The hits just keep on coming for Vikings rookie wide receiver Stefon Diggs. From the time he made his NFL debut Oct. 4 against Denver, Diggs has become a rookie sensation.
He caught six passes for 87 yards against the Broncos and people were wondering how he would follow it up. He did so in a big way, catching seven passes for 129 yards against Kansas City, six passes for 108 yards and a touchdown at Detroit and six catches for 95 yards and a TD last week at Chicago.
In the process, he became the first rookie receiver in NFL history to post more than 85 receiving yards in his first four games. Informed of that fact, Diggs had no idea he had put his name in the NFL record books just one month into his pro career.
“Really?” Diggs asked with raised eyebrows. “I didn’t know that. I didn’t have a clue. That’s pretty cool, but it’s still a work in progress for me. It’s kind of surprising, but you have to take it with a grain of salt and go out there this week and try to get a fifth straight game.”
Much like Charles Johnson did last year when he emerged out of nowhere to become a starter and a go-to receiver in the Vikings offense, Diggs has become the primary passing target quickly. He has been targeted nine or more times in each of those four games and in that span has been targeted 40 times.
By comparison, Mike Wallace has been targeted 28 times in that span, Jarius Wright has been targeted 11 times, Johnson has been targeted just three times in the two games he has played and Cordarrelle Patterson has been targeted just once.
Diggs believes his rise to the top of the receiving charts for the Vikings has been the result of the play calling, as well as his developing rapport with Teddy Bridgewater. Both have combined to create the explosion that he has provided the Vikings offense.
“It’s part of the scheme in how we’re looking to attack other defenses,” Diggs said. “But I think it’s just as big that Teddy has trust in me that if he throws the ball my way, I’ll catch it.”
Diggs was instrumental in the Vikings comeback win over Chicago last week, catching the game-tying touchdown that gave the Vikings momentum in the final minutes of the game. It was clear that Bridgewater was focusing on Diggs, more than he had in any of the three previous games.
Of the Vikings receivers, Diggs was the target of 12 passes, far outdistancing the rest of the non-running backs in the offense – Wallace (4), MyCole Pruitt (3), Kyle Rudolph (2), Wright (2) and Johnson (1).
When Bridgewater needed a completion, more times than not he looked to Diggs to provide it. Even when the Vikings fell behind to Chicago in the fourth quarter, there wasn’t any sense of dread going through the Vikings, perhaps because both Bridgewater and Diggs were too young not to know the bizarre ways of losing in Chicago that had become such a trend for the Vikings.
He and Teddy weren’t nervous. They were excited about the chance to put their stamp on the new-look Vikings.
“We don’t get too worried about those things,” Diggs said. “I think it starts with Teddy. He’s always calm and that carries over. You’re going to have those moments throughout the season and in games. You don’t always know how you’re going to do it, but that’s what you’re playing for. You don’t panic. You just keep playing and things work out if you continue to execute at a high level.”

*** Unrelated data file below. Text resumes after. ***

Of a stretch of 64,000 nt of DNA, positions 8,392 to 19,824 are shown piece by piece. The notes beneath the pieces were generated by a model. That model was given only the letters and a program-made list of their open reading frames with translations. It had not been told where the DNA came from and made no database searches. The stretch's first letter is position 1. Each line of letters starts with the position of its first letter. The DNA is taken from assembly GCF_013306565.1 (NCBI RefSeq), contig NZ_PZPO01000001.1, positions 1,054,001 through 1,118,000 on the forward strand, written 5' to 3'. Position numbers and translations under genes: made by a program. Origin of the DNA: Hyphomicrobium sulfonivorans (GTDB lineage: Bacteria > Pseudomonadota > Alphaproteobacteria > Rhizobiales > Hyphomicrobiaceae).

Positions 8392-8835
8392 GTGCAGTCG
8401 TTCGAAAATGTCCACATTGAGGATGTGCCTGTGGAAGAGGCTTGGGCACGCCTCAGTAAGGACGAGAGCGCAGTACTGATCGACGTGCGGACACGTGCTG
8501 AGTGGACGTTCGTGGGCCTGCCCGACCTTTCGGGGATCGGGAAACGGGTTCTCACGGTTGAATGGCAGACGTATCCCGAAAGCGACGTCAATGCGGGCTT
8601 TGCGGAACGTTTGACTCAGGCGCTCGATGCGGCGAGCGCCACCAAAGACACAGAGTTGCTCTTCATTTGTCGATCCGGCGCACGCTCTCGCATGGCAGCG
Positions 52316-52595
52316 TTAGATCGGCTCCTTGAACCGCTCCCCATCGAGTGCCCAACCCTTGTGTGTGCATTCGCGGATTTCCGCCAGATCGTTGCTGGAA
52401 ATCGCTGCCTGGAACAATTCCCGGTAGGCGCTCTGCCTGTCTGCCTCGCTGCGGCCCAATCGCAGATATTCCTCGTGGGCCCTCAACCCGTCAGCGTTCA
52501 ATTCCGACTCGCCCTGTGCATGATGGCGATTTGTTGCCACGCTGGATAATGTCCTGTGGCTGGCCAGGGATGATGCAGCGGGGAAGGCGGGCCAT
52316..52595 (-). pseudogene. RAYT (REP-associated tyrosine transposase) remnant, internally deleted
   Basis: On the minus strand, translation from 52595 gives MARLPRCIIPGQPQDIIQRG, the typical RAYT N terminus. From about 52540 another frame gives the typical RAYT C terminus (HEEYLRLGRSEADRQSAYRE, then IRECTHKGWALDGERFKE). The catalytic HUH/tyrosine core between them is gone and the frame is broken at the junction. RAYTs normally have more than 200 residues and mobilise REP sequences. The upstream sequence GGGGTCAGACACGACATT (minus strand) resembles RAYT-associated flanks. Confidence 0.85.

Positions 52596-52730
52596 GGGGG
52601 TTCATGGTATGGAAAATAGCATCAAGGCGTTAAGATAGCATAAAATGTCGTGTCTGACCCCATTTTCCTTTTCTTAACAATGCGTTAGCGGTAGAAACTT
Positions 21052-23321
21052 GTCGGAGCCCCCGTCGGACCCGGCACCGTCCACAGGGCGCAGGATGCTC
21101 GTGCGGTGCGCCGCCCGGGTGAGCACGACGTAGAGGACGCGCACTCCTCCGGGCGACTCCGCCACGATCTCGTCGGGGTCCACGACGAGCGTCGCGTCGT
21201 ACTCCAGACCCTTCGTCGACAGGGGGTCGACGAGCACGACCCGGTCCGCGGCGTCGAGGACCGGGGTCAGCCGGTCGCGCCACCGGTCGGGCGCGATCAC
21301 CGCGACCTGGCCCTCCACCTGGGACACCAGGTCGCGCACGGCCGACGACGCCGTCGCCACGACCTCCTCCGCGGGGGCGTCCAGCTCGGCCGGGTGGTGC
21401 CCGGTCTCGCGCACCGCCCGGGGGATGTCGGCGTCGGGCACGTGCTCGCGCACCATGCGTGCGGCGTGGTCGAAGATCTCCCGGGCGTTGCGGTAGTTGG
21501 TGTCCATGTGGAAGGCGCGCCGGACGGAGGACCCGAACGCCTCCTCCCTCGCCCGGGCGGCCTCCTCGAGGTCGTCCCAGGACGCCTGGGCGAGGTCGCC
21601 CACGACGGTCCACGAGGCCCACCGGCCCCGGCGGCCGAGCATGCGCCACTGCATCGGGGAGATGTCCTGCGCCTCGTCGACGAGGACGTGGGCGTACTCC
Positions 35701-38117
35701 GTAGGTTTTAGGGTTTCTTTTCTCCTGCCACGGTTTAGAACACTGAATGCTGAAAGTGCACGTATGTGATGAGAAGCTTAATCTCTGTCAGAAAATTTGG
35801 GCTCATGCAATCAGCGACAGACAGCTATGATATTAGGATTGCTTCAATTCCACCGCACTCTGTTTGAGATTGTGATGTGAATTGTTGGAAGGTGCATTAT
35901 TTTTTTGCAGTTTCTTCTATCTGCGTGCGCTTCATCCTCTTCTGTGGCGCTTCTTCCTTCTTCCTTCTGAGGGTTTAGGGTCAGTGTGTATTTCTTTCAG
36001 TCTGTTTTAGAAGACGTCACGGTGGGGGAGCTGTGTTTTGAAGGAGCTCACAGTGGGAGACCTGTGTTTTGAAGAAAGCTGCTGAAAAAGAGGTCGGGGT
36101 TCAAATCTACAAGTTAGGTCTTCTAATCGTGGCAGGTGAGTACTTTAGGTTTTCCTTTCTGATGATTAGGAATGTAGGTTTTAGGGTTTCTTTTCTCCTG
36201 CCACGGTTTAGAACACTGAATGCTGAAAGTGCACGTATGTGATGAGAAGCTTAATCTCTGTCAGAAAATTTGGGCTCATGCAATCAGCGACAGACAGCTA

In the span of a month, Diggs has gone from being an anonymous rookie to a player who has accomplished something that no other receiver in the long and storied history of the NFL has been able to accomplish. Now comes the hard part – backing it up.
With St. Louis coming to town on Sunday, Diggs will have the opportunity to continue his unprecedented streak of success, but he knows the Rams are about as good a defense as he’s going to face. He made his debut against the NFL’s top-rated defense in Denver and put up big numbers. He’s looking to continue that trend against a St. Louis team that has prided itself on not allowing those big days.
“What makes them impressive is that they’ve got a great defensive front, good second level guys and strong players on the back end, too,” Diggs said. “They’re like Denver that way. They have good players everywhere and don’t have a real big weakness. You can’t ask for more from a defense. You see those similarities.”
When it comes to longevity, the jury is still out as to whether Diggs can become a go-to receiver much in the same way Antonio Brown, who Wallace has compared Diggs to, did for Pittsburgh. Brown was supposed to be a project player and not only became a starter, he became a Pro Bowler.
Can Diggs replicate that kind of success? That’s a high bar to reach, but he’s prepared to do the work necessary to give it his best shot. Whether he catches 10 passes or two, his biggest goal is based on team success, not individual accolades.
“All I’m looking to do is do my part to help the team win,” Diggs said. “I’m not looking at records or numbers. The only thing that matters to me is that we keep playing well and I contribute as much as I can for us to keep winning games.”